Swedish popstar Tove Lo returns from her two-year hiatus with her newest album “Sunshine Kitty.” The singer takes a new, happier direction on this LP and distances herself from the somberness and pain of the records that blasted her to fame.
To this day, she is perhaps still best known for her 2014 breakout song “Habits (Stay High).” The reason for the song’s mass appeal back then was her ability to capture the raw pain of heartbreak, expressed against the backdrop of a perfectly melancholic electropop song that would be overplayed in clubs everywhere.
“Habits” still elicited positive feelings after leaving the club itself, as its message transcends the fun-loving environment. The track’s ideas of pain, excess and loss were relatable, and it felt good to hear them in a brash, unapologetic pop hit. Since then, Tove Lo has cultivated her pop stardom, releasing two more albums with even more smash hits like “Cool Girl” and “disco tits,” and collaborated with Australian DJ Flume on the uber popular “Say It” before taking a two-year hiatus.
“Sunshine Kitty” sees Tove Lo taking a step back from the state of mind she exhibited on “Habits,” pivoting to a new perspective: She is now in a happier place, and decidedly not bingeing on twinkies from “Habits.” After years of bad relationships, drugs and vices that inspired songs like “Queen of The Clouds,” “Lady Wood” and “BLUE LIPS,” Tove Lo moved to Los Angeles and left her troubled state of mind behind in Sweden for a new beginning in the United States.
Her newfound happiness manifests itself in the opening track “Glad He’s Gone,” which was released as the album’s lead single earlier this year. With its catchy melody and chorus, the track is an absolute earworm. It sweetly blends acoustic guitar and Tove Lo’s prototypical electropop beats. Above all, it is a healthy affirmation of girl power — her friend has gotten rid of a toxic ex-boyfriend’s presence in her life and she is much better for it.
In a lot of ways, “Sunshine Kitty” is reminiscent of Tove Lo’s past work. On “Bad as Boys,” she does not stray away from her typical personal and provocative topics, such as her bisexuality and her performative quirks. Tove Lo is the same artist known for taking her top off during live performances of “Talking Body,” baring all onstage.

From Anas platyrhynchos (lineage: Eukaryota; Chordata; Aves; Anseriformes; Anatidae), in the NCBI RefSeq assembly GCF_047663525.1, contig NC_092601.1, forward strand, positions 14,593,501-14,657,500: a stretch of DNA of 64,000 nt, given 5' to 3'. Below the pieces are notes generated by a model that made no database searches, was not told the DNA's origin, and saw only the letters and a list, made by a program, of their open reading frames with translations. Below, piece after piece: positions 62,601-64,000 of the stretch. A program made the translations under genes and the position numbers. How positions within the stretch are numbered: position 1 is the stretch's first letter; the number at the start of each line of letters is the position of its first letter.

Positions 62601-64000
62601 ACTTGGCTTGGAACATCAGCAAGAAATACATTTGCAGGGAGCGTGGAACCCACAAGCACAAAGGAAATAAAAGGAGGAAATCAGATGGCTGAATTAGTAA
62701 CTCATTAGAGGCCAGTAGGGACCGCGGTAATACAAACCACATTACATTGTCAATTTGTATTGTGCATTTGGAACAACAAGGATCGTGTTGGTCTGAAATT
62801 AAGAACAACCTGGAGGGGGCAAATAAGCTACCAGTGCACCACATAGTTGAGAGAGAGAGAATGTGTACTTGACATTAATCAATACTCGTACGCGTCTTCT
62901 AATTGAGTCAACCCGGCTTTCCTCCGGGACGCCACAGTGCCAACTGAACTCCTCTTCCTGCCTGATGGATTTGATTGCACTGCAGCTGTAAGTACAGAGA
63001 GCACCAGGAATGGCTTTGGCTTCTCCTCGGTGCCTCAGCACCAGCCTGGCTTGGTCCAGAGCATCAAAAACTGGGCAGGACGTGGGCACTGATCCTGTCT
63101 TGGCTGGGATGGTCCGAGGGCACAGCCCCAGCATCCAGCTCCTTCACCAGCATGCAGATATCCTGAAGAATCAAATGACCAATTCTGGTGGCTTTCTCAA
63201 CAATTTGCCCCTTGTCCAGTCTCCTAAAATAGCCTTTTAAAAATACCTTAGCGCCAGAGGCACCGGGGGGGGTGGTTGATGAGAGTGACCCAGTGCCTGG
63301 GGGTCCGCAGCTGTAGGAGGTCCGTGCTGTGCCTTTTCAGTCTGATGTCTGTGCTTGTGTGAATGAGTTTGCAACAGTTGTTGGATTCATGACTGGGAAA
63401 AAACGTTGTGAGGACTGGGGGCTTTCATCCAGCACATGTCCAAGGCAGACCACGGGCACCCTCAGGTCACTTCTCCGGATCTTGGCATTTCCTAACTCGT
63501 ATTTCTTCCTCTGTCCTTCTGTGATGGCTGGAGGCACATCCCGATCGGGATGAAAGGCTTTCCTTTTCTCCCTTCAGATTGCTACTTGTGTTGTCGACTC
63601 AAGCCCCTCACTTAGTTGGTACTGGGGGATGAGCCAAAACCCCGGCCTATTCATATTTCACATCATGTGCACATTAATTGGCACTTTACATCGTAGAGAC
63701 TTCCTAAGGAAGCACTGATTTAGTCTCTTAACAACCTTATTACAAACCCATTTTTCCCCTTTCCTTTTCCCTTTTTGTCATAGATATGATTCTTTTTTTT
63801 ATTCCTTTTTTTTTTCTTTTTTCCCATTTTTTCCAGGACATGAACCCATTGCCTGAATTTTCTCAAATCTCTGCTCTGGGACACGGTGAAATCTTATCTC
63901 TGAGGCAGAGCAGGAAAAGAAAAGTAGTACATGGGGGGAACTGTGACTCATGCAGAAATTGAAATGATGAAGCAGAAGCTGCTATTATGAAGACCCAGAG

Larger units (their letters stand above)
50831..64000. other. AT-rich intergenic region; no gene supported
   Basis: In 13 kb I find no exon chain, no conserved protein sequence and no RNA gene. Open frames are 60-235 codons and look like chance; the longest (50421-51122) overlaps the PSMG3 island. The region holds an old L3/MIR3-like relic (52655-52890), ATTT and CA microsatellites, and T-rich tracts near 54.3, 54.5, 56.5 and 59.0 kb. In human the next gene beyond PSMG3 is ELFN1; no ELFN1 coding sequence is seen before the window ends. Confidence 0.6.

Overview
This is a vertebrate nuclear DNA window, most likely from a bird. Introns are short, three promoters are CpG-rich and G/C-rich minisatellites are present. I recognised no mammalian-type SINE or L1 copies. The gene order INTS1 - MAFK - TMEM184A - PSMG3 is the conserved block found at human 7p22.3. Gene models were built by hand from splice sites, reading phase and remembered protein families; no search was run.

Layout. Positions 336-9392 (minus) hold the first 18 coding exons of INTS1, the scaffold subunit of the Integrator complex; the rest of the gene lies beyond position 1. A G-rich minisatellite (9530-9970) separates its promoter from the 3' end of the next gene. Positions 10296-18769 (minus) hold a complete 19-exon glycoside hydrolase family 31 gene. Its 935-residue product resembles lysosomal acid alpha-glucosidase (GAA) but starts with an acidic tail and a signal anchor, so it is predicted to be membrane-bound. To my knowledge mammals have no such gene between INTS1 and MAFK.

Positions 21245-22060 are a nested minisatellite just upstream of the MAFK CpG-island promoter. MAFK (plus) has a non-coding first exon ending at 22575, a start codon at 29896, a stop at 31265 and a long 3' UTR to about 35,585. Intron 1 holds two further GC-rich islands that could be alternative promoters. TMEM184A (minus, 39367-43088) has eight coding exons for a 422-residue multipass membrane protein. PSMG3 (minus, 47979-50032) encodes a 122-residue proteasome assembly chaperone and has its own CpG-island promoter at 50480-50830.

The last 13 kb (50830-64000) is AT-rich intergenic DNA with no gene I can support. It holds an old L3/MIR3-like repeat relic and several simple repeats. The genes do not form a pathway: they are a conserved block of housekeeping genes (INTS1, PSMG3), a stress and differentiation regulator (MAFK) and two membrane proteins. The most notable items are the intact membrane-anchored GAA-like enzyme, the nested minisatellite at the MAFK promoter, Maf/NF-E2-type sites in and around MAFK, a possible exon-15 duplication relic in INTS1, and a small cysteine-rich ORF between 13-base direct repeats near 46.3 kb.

Songs like “Stay Over” are satisfyingly confessional, showing her take the plunge to tell her lover that she wants something more from their relationship than sex. “Stay Over” is reminiscent of “Habits” but this time, Tove Lo’s innermost thoughts are filtered through a changing personal life that helps form her discography.
“I was definitely going through some s–t on ‘Lady Wood’ and ‘Blue Lips,’” Tove Lo said in an interview with Billboard. “This album is written from a calmer place so, naturally, it’s me looking out instead of in.”
Besides the overall tone, “Sunshine Kitty” also boasts more features than ever before, most notably from Kylie Minogue on “Really don’t like u” and viral sensation Doja Cat on “Equally Lost.” On “Really don’t like u,” Kylie and Tove Lo share an honest dialogue on girl-on-girl crime. They are open and admit that, despite it all, Kylie and Tove Lo hate their ex’s new girls on the account that they exist and fill a hole that they were once there to patch up.
Tove Lo’s daringness and drive to be open points to the current state of modern female pop and where it is going. She is a multidimensional artist and has no reason to hide her thoughts because they are authentically hers. While she has had the label of being “Sweden’s darkest pop export” before, “Sunshine Kitty” proves that Tove Lo can simultaneously be happy, sad, hateful and everything in between.
On the chorus of “Sweettalk my Heart”, Tove Lo reiterates the line “I can be yours now” over and over. This new Tove Lo is someone who does not have to fill the void of missing someone with vices like she did five years ago. Rather, she is the best version of herself, now ready to let someone entirely new into her life.
“Sunshine Kitty” ushers in a new era of one of today’s most prominent pop stars, and while the changes in her life have made her grow both as a person and as a musician, their inspiration for a new sound does not fall short. This new direction manifests itself in a more open and free sound that paves the way for Tove Lo to open up in a way that few other pop stars can manage.